The Foreign Tax Credit Definition Explained: IRS Overview

The Foreign Tax Credit Definition Explained: IRS Overview

The Foreign Tax Credit Definition Explained

Under the United States tax system, a US person is taxed on their worldwide income. This is different than most foreign country tax systems — in which only permanent residents of the country (or other residents who the foreign country’s residence requirement) are subject to worldwide income tax by the foreign country. The United States is different in that it follows a worldwide income model — which means as long as a person is considered a US person for income tax purposes, they are subject to US tax on all of their income, whether it is sourced within the United States or outside of the United States — and whether they reside within the United States or abroad. When a US person has already paid foreign taxes on their foreign income, they may qualify for a foreign tax credit on Form 1116. Foreign tax credits are not always full credits, and are oftentimes impacted by whether or not it is:

      • Passive or general foreign income;

      • If the Taxpayer claimed the Foreign Earned Income Exclusion (FEIE);

      • The foreign country’s tax rate, and

      • Whether they have sufficient tax credits to cover all of their US income tax for the same foreign income

Let’s review the basics of the foreign tax credit —

Example of the Foreign Tax Credit

Matthew is a US person who resides overseas. Matthew earned $170,000 of earned income from employment abroad and paid a 28% tax on the income. He also earned $7,000 of foreign interest income, of which he paid 20% tax.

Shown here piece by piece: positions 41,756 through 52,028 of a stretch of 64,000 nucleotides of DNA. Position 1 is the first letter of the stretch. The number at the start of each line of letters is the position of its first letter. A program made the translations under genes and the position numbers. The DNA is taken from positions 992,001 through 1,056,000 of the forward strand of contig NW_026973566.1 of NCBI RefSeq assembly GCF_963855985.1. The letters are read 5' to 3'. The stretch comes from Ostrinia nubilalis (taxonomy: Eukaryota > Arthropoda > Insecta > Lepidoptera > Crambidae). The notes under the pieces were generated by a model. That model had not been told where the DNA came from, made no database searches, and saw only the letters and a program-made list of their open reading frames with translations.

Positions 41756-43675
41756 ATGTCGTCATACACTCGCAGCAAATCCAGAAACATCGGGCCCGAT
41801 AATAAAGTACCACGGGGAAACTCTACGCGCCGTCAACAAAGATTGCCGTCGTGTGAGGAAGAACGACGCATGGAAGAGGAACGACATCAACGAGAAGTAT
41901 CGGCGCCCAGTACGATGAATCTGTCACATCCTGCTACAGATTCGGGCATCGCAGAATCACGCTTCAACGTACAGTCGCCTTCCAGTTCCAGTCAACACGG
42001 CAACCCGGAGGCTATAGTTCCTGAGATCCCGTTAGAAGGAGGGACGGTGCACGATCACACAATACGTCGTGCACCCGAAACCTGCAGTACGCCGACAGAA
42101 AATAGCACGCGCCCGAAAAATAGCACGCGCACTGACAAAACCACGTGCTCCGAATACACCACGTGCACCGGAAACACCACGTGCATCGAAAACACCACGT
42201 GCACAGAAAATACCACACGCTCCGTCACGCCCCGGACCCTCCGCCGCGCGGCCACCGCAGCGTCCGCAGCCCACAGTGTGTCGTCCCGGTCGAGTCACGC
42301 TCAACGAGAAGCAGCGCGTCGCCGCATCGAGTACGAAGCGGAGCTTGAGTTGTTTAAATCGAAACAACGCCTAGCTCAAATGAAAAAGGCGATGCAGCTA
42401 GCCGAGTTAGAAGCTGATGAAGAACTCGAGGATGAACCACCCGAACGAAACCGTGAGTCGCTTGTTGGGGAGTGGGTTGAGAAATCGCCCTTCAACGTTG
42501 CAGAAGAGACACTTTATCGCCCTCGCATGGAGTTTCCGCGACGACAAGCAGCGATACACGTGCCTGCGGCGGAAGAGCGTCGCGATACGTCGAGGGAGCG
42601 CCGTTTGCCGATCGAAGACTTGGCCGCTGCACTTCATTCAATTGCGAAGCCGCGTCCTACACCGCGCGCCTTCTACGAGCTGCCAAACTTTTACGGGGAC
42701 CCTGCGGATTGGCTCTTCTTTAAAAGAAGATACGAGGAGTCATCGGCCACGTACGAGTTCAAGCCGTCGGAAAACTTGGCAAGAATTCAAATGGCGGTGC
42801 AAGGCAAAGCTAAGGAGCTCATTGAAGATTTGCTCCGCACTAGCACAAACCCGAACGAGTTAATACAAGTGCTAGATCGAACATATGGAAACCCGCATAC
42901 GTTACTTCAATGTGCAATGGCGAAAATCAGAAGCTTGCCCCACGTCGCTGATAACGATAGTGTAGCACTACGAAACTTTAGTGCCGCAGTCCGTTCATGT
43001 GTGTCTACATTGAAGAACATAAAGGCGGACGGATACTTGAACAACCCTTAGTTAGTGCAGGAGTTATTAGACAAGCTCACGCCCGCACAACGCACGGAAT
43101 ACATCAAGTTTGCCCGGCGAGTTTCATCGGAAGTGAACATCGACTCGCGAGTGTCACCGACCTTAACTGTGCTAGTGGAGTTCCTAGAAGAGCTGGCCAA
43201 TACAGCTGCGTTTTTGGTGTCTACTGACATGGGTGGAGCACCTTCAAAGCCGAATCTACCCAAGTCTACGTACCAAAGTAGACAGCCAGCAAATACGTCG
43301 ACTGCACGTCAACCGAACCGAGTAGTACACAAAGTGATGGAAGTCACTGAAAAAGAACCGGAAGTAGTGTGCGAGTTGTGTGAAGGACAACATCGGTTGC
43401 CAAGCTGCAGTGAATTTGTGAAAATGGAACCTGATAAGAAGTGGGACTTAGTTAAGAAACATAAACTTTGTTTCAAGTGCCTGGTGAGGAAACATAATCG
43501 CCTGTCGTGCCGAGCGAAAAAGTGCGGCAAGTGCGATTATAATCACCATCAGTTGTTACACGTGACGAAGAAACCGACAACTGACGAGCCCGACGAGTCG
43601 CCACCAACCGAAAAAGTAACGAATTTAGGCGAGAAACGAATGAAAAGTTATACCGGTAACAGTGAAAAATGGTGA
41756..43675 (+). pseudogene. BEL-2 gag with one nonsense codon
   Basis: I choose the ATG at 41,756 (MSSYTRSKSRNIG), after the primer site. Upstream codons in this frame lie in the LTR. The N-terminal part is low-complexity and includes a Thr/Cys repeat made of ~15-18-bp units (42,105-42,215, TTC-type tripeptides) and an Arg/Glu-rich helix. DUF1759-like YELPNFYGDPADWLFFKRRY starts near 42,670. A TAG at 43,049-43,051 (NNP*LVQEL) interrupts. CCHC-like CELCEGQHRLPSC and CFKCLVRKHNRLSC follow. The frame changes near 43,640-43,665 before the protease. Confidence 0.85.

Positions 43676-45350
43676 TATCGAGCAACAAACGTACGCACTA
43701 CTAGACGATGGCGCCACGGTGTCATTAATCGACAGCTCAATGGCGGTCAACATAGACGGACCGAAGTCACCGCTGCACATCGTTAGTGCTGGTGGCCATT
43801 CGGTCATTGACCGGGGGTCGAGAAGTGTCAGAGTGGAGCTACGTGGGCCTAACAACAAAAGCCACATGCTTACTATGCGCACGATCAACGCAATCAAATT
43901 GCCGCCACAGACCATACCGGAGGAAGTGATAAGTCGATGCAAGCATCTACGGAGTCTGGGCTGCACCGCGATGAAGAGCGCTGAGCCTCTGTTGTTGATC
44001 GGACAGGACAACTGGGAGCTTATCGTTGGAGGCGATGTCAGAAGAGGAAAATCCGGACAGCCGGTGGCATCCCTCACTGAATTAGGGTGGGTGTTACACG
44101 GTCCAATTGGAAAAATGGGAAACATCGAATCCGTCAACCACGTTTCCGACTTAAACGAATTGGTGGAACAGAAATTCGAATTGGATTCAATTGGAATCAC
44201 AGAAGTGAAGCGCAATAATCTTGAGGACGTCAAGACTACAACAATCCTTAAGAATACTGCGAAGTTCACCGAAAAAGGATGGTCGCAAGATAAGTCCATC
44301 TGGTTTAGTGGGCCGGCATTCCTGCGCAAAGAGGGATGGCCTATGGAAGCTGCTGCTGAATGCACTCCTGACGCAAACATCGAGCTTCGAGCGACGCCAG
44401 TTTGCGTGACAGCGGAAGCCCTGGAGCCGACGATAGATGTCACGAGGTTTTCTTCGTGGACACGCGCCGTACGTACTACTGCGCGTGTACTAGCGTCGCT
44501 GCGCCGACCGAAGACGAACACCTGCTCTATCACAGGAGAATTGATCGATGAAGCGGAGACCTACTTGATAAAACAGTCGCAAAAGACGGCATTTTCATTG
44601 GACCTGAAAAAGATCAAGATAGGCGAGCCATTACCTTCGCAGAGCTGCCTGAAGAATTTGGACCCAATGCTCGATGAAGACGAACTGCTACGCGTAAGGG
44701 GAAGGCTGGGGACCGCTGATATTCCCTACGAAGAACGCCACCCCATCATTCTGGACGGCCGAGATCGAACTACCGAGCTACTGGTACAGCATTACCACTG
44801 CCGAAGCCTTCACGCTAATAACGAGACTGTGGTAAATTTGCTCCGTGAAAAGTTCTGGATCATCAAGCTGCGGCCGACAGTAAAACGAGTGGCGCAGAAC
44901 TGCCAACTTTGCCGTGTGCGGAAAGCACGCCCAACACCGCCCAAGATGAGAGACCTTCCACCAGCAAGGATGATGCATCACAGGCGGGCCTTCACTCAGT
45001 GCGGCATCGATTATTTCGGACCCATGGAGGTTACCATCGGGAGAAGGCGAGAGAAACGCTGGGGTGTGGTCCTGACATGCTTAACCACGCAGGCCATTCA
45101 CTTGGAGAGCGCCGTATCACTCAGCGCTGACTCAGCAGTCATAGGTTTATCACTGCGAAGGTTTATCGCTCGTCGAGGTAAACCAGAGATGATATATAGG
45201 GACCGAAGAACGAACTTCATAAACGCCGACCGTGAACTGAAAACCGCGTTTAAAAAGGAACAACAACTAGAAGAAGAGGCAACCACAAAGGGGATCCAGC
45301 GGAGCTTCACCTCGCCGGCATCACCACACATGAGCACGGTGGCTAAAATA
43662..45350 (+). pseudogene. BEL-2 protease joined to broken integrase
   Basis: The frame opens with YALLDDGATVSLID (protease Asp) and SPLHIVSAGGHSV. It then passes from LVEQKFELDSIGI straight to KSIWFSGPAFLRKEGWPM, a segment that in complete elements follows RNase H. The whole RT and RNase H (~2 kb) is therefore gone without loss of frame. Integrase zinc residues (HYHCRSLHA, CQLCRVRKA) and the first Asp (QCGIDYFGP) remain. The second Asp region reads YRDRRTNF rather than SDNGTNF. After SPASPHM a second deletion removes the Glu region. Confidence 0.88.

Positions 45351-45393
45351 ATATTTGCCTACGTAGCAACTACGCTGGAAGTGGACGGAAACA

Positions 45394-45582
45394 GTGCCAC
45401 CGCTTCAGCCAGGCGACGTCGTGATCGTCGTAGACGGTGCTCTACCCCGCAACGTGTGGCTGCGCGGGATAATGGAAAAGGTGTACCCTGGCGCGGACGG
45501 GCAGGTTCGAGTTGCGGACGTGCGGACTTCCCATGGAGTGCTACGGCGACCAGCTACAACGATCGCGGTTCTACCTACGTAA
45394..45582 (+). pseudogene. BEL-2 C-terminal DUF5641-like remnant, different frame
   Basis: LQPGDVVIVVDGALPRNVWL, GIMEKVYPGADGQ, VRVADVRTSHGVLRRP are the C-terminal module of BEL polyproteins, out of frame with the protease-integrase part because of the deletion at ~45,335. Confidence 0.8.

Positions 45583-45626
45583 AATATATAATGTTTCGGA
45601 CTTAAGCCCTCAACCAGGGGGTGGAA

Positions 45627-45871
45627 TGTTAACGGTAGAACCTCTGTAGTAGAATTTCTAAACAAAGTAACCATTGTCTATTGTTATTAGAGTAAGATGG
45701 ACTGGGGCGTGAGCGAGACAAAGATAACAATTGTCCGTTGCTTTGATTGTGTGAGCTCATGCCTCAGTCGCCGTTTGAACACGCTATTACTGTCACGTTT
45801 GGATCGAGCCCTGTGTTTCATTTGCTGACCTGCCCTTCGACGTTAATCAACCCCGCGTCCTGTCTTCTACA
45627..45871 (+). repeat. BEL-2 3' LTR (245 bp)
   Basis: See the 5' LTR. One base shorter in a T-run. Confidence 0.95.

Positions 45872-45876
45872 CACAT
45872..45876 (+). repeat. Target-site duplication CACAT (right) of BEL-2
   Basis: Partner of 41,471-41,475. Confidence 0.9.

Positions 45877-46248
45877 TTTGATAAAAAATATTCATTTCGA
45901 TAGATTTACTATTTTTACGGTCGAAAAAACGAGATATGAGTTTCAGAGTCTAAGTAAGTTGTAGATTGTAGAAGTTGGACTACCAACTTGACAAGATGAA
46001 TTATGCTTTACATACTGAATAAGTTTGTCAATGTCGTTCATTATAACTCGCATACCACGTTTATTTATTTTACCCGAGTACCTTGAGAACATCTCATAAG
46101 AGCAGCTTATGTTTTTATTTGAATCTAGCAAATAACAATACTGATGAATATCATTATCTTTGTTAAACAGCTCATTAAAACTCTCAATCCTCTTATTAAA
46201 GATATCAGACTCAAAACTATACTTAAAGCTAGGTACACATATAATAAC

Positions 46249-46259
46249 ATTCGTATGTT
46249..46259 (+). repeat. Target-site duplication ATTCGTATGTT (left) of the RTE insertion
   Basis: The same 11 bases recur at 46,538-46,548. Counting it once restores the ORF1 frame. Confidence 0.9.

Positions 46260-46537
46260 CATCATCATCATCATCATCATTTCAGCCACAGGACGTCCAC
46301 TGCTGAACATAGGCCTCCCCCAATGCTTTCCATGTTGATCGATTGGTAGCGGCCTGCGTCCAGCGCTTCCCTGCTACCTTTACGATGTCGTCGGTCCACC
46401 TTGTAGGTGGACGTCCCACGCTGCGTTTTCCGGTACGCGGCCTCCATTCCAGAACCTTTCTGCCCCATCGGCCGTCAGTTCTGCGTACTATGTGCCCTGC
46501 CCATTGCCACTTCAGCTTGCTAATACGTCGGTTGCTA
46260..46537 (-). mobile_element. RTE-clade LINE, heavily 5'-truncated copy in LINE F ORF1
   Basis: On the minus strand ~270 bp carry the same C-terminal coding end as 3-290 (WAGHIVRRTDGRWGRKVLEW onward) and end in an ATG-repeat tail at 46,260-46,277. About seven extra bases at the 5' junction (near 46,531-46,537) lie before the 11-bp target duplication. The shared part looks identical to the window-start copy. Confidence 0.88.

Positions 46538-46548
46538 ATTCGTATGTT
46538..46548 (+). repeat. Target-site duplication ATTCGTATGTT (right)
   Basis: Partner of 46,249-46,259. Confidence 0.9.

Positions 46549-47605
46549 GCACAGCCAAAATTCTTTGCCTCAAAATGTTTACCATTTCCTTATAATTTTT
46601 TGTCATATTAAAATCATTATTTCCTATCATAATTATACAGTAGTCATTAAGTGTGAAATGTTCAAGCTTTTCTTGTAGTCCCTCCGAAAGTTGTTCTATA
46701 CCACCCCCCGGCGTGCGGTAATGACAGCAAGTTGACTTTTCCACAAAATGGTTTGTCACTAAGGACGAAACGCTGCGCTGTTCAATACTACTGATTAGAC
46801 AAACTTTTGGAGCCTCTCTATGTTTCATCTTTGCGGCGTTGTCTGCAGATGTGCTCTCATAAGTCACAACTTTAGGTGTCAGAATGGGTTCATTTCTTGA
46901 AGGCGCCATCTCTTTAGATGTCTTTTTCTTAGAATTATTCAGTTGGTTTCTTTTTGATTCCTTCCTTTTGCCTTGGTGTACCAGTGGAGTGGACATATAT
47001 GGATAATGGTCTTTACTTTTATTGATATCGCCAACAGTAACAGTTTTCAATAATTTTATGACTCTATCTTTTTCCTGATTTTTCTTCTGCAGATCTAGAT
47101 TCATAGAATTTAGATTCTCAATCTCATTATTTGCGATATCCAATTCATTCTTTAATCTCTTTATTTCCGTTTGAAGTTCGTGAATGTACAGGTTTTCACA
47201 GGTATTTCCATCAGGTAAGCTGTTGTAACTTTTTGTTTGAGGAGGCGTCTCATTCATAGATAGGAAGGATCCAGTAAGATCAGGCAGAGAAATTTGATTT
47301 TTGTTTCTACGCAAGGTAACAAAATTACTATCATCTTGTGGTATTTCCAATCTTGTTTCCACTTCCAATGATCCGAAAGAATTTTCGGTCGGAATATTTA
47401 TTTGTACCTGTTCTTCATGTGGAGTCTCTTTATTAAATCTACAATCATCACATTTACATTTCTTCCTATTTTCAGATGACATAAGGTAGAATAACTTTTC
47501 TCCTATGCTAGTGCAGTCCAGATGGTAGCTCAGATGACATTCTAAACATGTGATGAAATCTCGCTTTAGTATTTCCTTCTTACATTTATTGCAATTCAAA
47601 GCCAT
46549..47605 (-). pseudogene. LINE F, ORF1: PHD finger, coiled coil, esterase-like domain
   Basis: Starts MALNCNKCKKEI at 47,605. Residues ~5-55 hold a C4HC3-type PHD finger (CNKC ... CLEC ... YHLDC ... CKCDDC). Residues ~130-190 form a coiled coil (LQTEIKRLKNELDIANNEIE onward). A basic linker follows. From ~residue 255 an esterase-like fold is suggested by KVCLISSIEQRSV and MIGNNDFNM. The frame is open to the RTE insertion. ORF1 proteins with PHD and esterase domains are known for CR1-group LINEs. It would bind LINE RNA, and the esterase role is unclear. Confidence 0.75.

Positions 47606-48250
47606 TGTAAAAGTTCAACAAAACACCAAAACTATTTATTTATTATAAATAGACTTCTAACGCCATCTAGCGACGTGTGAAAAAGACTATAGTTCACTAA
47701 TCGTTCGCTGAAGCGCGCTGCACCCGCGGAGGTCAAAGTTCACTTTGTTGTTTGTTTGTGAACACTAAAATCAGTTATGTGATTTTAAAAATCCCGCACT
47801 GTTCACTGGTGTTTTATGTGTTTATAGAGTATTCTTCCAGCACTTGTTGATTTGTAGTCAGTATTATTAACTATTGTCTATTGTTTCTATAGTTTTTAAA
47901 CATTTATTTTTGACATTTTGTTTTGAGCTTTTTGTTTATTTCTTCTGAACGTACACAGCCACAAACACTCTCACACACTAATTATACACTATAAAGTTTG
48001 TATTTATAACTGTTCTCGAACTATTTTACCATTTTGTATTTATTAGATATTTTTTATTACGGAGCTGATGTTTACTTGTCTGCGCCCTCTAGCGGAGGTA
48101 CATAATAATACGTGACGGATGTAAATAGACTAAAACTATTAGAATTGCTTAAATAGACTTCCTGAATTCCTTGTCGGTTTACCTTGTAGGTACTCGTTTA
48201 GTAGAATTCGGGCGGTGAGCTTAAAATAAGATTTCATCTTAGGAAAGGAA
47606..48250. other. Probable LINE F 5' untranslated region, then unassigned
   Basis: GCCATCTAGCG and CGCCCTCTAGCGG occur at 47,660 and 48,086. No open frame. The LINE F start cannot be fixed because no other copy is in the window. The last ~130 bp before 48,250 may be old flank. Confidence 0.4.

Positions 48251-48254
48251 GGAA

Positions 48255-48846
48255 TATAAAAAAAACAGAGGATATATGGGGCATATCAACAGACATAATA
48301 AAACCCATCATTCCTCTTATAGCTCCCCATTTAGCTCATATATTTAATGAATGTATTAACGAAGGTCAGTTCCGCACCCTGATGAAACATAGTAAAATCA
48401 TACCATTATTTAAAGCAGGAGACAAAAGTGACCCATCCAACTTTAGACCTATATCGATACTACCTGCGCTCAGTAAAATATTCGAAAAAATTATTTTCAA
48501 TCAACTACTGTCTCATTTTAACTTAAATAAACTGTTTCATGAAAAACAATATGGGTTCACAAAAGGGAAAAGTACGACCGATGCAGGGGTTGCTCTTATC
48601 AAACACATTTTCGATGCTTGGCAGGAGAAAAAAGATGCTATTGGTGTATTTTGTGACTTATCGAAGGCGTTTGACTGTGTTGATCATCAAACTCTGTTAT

How the Foreign Tax Credit is Applied

Let’s take a look at how the foreign tax credit works: 

Different Buckets of Foreign Tax Credit

The foreign tax credit goes into different buckets. For example, income earned from employment is considered general income and income earned from investments is considered passive income. The two buckets remain separate when it comes to applying the credit (subject to some exceptions such as HTKO), so that a foreign tax credit for employment can be applied in the employment bucket — and the same goes for the passive income foreign tax credit.

Full Foreign Tax Credit

If the Taxpayer qualifies for a full foreign tax credit, then he would not owe any tax liability in the United States on the income — because there would be sufficient foreign tax credits to reduce the US tax liability on that same income to zero.

Carry-Forward Foreign Tax Credit

If the Taxpayer had more foreign tax credit available than income he could apply it to in the current year, he can carry that credit forward in future years. It does not allow him to take a refund in the United States for the additional foreign credits.

Insufficient Foreign Tax Credit

If the Taxpayer does not have sufficient foreign tax credits to completely offset his US tax liability on the foreign income, then he would owe the difference in the United States.

Foreign Earned Income Exclusion

When a US person has earned foreign employment or other types of working income (not passive income), they may be able to claim the Foreign Earned Income Exclusion — and eliminate up to about $108,000 of annual income from their US tax liability, as well as some housing exclusion as well. If they earned more income than allowed under the FEIE, then they may be able to apply a portion of the foreign tax credit (presuming they have sufficient credits beyond what is eliminated through FEIE) to the additional foreign earned income above the FEIE amount — no double-dipping is allowed.

HTKO High-Tax Kick Out

The High-Tax Kick Out refers to foreign income that was taxed at too high a tax rate sufficient to apply to offset US tax on that same foreign passive income on their US tax Return. Therefore, the passive income gets kicked over to the general income category. You can learn more about that in a separate article we authored on the topic of HTKO.

What does the IRS Say?

The IRS provides its own summary of the foreign tax credit below:

If you paid or accrued foreign taxes to a foreign country or U.S. possession and are subject to U.S. tax on the same income, you may be able to take either a credit or an itemized deduction for those taxes.

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